How I Got Published in The Sun
Posted on 06 May 2014
My personal essay, “In the Twelve Years Since You Died,” which chronicles the time in my life following my mother’s death, is out now in the May issue of The Sun magazine. You can read an excerpt online. Here’s the opening paragraph:
In the twelve years since you died, I moved eleven times and saw five therapists. I hiked in the Grand Canyon, backpacked through Europe, and drank wine in the high, open window of a Montreal hostel. I took a train alone from Toronto to Vancouver, sleeping upright in my seat for three nights. I graduated from college. I fell in love. I hung your portrait above my desk.
My contributor copies arrived on sunny Saturday afternoon a few weeks ago. I pulled the issues from the envelope and stared at the photograph on the cover, a black-and-white image of a little girl standing with her arms twisted behind her back, before flipping forward to find my essay. For so many years, I had read and enjoyed The Sun and, yes, imagined seeing my own name among the list of contributors. Now that it had happened, I felt somehow stunned.
So how did it happen? A few of my writing friends have asked me this very question. Some wanted to know whether I submitted to a particular editor, or if I had been solicited, or, basically, if I did anything special or flashy to encourage the staff to pluck my essay from the thousands they surely receive each year.
The answer to all of those questions is no. The truth is so simple and so expected that it feels unnecessary to even write it down, but here it is:
I read the magazine consistently for years while steadily improving my own writing, and then I finally submitted a strong piece that matched the magazine’s aesthetic.
That’s it. I had no secret formulas or connections or insider’s knowledge; I simply mailed my essay to the general submission address everyone else uses. But I can offer a bit more perspective:
Real Confidence vs. Blind Hope
In recent years, I submitted several fiction pieces to The Sun. When I look back on those earlier submissions, what makes me cringe is not that they were rejected, but that I submitted them at all. Truthfully, those stories were not right for The Sun. If I had been really, really honest with myself, I might have noticed that the stories I was submitting didn’t exactly match the tone, style, subject matter, or aesthetic of the magazine. Instead, I did what so many writers do: I closed my eyes against these realities, stuffed my work into an envelope, and sent it off while blindly hoping for the best.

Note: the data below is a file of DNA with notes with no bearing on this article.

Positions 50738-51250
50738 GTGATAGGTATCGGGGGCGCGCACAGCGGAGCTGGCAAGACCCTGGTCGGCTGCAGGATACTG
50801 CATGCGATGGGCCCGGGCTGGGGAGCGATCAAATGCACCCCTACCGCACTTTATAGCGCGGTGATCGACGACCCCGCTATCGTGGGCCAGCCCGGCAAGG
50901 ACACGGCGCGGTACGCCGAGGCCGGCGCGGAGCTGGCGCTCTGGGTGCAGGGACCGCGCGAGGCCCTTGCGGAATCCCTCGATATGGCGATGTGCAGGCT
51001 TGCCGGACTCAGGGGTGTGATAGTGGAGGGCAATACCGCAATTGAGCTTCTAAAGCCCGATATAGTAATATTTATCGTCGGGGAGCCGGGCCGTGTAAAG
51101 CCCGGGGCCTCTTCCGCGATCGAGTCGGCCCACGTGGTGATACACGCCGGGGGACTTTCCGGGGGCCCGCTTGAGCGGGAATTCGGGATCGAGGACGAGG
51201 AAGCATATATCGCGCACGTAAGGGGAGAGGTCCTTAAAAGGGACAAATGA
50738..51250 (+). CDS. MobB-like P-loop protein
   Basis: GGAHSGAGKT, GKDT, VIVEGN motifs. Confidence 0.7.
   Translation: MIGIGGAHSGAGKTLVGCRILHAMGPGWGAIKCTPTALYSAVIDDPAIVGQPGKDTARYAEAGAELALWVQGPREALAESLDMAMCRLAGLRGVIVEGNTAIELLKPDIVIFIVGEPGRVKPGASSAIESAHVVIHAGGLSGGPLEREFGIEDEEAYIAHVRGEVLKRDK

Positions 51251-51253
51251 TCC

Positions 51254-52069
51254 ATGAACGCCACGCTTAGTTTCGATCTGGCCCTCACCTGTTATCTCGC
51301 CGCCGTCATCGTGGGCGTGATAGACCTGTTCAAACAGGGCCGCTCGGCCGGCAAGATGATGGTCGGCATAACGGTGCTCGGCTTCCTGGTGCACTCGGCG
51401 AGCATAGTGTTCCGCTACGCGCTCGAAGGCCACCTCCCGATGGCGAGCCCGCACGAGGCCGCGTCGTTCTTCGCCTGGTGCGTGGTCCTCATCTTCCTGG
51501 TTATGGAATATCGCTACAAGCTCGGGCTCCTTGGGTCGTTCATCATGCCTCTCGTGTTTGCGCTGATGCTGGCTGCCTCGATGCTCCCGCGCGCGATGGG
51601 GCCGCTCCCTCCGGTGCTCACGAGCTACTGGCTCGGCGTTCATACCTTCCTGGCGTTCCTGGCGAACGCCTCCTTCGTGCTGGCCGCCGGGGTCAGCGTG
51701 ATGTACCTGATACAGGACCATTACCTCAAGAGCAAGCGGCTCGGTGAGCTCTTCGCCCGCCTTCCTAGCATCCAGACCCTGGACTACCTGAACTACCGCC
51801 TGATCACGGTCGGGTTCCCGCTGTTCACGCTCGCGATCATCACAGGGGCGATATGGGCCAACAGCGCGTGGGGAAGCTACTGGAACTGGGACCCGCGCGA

As you can probably imagine, blindly hoping for the best isn’t a strategy you should count on.
The best response I received from The Sun in those earlier years was a personal rejection for “Living Arrangements,” what would become the title story in my collection. I still have that handwritten note somewhere in my files, and I remember how encouraged I was that someone at The Sun saw merit in this story. They weren’t going to publish it, but they had taken notice.
As time passed, I reevaluated my submission strategy and decided to get serious about understanding how my writing might align with what this magazine actually published. I noticed that The Sun publishes more essays than fiction, so I submitted a short personal essay. It was quickly rejected. (A regular form rejection, for anyone keeping track.)
I regrouped and kept writing. I wrote another essay that I believed to be quite strong, something I could envision in The Sun’s pages. In late 2012, I thought it was ready. I printed out the essay and the cover letter, put together an SASE, and addressed the envelope. But when it came time to seal the envelope, something stopped me. Was this really something The Sun would accept? I thought it was a good piece, but something still felt off about the beginning. Maybe it wasn’t ready after all.
The longer I sat there considering, the more I was able to push aside my blind hope. The truth was, despite the essay’s merits, I couldn’t imagine The Sun editors loving it quite enough to accept it. And so, because I only wanted to send this magazine something I wholeheartedly believed deserved or maybe even needed to be in those pages, I did not mail that envelope.
Instead, I wrote another essay. An even stronger essay. An essay that, after workshopping it with two of my very trusted writing groups and revising it several times, I knew was perfect for The Sun – for real this time. Less than two months after writing the first draft (which is an insanely short turnaround for me), I dropped that new essay in the mail. I didn’t even consider sending it to other publications; I knew for sure this time that the essay was the right fit for The Sun, and that’s where I wanted it to appear.
It took months of waiting for a response, and then some editing, and then some fact checking with helpful family members, and then some more editing and cutting, but that’s where the essay is now: in the May issue of The Sun.
Getting an acceptance from The Sun was about more than writing and submitting that one essay. It took years of developing my writing and gaining not only hard-earned confidence in my work, but also a true familiarity with the magazine itself. In this case, that advice every other writer has heard so many times really is true: Know the market you’re submitting to, and submit your strongest work.
What are you submitting?